Thursday, May 22, 2003

Dining experience enhancement product of the day

Sometimes, when I'm eating, I wonder: Will I ever finish my Ph.D.? Will we ever find world peace? Will scientists find a way to stop aging? And where the heck are the napkins?

And that's when I really wish I had a Swami Fortune Teller Napkin Holder just like the evil machine from the Nick of Time Twilight Zone episode (and William Shatner's finest acting moment). It seems that these were common things back in the heydey of diners, and now are much more rare. But can you really put a price on getting a vague yet creepily accurate prediction with your napkin? I didn't think so.

Monday, May 19, 2003

Challenging drink of the day
The itsy-bitsy bottle was cute. The bright red color was inviting. The Italian-ness was intriguing.

But the first taste Sanbitter is godawful.

Sanbitter is a non-alcoholic aperitif and something like a soda version of Campari. When they say bitter, they mean it. That first taste was like the medicine you take as a kid (the ones that are loaded with sugar so it doesn't taste bad, but it still does). The second gulp was a little better: like the pith of an orange. By the third sip: more like grapefruit.

Except that I hate grapefruit. So it never got past "yuck" for me. Sour I love; bitter is a whole other story. Foodgoat liked it more.

Hint: don't stop in the middle of it. The first taste, it seems, is always bad.

Friday, May 16, 2003

Substitute ingredient of the day
Foodgoat reports that Ziyad tahini sauce tastes just like peanut butter, but for the a lack of a little salt. It makes sense, since I've sometimes seen peanut butter listed as an alternative to tahini in recipes for hummus. I can't confirm, though, since I haven't had peanut butter since ... ever. I had a peanut when I was five, and I had chicken with peanut sauce when I was 21, but those experiences are memorable more for immediate trips to the emergency room than for the flavor of things. Based on the Ziyad tahini though, I don't think I'm missing much on that end.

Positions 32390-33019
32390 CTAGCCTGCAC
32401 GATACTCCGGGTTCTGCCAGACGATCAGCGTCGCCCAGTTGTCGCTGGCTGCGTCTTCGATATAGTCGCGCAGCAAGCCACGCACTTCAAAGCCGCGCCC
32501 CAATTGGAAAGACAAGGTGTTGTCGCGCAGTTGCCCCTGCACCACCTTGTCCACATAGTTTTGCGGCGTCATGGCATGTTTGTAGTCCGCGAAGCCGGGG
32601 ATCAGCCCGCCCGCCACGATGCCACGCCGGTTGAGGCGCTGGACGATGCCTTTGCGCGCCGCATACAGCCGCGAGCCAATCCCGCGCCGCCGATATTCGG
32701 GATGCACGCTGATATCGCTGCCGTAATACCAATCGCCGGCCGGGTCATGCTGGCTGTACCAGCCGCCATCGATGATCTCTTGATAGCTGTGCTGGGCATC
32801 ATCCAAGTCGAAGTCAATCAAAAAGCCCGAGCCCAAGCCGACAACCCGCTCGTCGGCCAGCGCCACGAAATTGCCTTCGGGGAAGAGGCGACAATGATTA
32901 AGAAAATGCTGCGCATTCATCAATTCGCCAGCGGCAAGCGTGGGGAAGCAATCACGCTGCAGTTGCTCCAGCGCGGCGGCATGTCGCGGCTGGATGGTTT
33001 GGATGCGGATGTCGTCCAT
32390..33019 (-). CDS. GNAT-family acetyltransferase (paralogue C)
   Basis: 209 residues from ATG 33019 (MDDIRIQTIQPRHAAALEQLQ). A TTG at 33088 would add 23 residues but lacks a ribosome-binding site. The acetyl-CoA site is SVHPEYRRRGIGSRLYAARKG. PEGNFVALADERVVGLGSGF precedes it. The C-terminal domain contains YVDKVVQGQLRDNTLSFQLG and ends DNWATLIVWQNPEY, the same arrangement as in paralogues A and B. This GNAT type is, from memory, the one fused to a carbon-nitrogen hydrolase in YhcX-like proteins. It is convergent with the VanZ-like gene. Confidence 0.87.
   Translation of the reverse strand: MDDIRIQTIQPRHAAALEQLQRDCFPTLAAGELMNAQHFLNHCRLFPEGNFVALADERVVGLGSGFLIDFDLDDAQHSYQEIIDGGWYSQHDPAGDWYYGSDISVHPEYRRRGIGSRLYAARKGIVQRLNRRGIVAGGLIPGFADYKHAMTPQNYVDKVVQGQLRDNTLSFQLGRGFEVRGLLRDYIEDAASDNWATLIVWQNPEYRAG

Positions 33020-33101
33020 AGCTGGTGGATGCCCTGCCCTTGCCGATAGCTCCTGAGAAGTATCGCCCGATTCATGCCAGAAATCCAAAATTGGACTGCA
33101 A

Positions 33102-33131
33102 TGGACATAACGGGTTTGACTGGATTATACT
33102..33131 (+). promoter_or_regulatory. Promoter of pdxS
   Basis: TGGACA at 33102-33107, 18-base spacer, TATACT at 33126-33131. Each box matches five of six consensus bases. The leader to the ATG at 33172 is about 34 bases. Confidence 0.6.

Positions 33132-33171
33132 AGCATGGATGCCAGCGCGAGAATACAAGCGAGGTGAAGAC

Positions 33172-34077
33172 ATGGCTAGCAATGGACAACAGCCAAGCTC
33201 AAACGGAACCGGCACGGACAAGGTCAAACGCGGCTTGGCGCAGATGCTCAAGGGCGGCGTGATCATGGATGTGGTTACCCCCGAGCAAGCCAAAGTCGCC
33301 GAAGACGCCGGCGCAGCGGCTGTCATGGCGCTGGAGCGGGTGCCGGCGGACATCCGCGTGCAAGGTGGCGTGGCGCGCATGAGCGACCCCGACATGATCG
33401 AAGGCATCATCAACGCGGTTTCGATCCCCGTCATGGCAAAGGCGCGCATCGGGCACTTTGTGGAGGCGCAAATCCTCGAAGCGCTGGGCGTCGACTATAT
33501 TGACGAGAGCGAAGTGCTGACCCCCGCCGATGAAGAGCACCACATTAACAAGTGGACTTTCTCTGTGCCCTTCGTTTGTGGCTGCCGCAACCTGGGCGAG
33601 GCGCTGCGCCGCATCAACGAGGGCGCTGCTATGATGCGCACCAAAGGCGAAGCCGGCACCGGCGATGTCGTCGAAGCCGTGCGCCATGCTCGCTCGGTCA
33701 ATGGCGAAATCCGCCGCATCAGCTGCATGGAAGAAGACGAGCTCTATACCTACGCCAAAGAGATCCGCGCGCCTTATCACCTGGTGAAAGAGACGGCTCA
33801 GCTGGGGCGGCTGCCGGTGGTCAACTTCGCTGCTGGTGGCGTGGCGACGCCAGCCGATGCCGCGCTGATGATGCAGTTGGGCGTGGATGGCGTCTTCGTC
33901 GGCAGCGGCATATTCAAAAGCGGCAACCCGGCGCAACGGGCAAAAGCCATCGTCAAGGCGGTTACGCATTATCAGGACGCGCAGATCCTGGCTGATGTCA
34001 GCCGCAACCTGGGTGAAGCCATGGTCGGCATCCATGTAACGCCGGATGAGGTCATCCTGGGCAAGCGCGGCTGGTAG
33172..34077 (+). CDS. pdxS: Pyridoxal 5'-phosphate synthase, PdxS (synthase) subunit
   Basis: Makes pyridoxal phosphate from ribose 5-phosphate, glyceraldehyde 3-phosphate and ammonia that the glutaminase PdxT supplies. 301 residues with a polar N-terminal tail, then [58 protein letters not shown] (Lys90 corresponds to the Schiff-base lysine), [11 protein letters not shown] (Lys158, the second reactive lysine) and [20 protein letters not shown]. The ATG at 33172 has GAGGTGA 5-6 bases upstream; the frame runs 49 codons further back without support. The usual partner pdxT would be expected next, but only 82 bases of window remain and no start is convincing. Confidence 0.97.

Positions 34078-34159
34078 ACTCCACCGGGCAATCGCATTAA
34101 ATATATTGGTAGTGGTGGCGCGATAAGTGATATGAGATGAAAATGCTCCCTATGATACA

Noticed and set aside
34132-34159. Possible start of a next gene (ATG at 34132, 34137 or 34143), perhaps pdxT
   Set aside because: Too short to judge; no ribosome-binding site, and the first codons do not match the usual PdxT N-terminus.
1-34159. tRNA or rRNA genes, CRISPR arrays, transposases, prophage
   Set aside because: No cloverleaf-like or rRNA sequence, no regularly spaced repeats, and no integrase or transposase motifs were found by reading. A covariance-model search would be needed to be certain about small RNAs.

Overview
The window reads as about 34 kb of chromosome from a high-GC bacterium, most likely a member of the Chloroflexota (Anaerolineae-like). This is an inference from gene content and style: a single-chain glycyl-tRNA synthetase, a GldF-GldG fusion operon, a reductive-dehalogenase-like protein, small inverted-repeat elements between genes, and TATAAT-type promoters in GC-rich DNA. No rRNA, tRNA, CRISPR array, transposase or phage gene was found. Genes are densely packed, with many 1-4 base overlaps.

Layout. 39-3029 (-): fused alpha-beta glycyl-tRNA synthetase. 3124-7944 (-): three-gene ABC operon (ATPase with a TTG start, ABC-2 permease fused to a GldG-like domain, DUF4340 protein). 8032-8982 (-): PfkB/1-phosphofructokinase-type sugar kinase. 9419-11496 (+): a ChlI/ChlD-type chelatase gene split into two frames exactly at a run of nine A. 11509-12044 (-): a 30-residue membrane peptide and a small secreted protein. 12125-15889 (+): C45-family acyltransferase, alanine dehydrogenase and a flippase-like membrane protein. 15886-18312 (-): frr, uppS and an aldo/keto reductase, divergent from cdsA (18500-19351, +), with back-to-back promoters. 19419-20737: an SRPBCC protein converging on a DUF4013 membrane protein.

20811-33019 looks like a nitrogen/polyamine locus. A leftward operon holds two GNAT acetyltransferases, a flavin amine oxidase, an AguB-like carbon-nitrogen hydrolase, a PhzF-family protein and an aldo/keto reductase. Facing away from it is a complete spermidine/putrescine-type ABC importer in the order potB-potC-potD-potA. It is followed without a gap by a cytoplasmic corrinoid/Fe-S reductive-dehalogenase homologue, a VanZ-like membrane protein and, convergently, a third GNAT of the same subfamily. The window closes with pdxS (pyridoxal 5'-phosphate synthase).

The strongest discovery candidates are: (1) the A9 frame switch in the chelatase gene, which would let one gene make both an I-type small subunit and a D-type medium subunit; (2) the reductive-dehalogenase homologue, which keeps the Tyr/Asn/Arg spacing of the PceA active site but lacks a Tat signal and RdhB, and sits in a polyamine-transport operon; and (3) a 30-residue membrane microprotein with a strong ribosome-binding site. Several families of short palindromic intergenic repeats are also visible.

History of the food world, part I
Through the remarkably thorough Food Timeline, one discovers that popcorn is surprisingly old (3600 B.C.), while Yukon Gold potatoes are surprisingly young (1981). One also finds a nifty collection of historical recipes, such as this 1818 recipe for mulaga-tawny soup:

"Take two quarts of water, and boil a nice fowl or chicken, then put in the following ingredients, a large white onion, a large chilly, two teaspoonsful of ginger pounded, the same of currystuff, one teaspoonful of turmeric, and half a teaspoonful of black pepper: boil all these for half an hour, and then fry some small onions, and put them in. Season it with salt, and serve it up in a tureen. Obs. - It will be a great improvement, when the fowl is about half boiled, to take it up and cut it into pieces, and fry them and put them into the soup the last thing.”

Thursday, May 15, 2003

Our friends, the goats
Goats are good to the San Francisco Bay Area. Not only do they cut the grass, but they also bring us goat milk, which turns into goat cheese (aka chevre), from which the Cheese Board Collective in Berkeley creates goat cheese pizza, which I've only had once but was far and away the best pizza I've ever had ... it can still make my mouth water just thinking about it.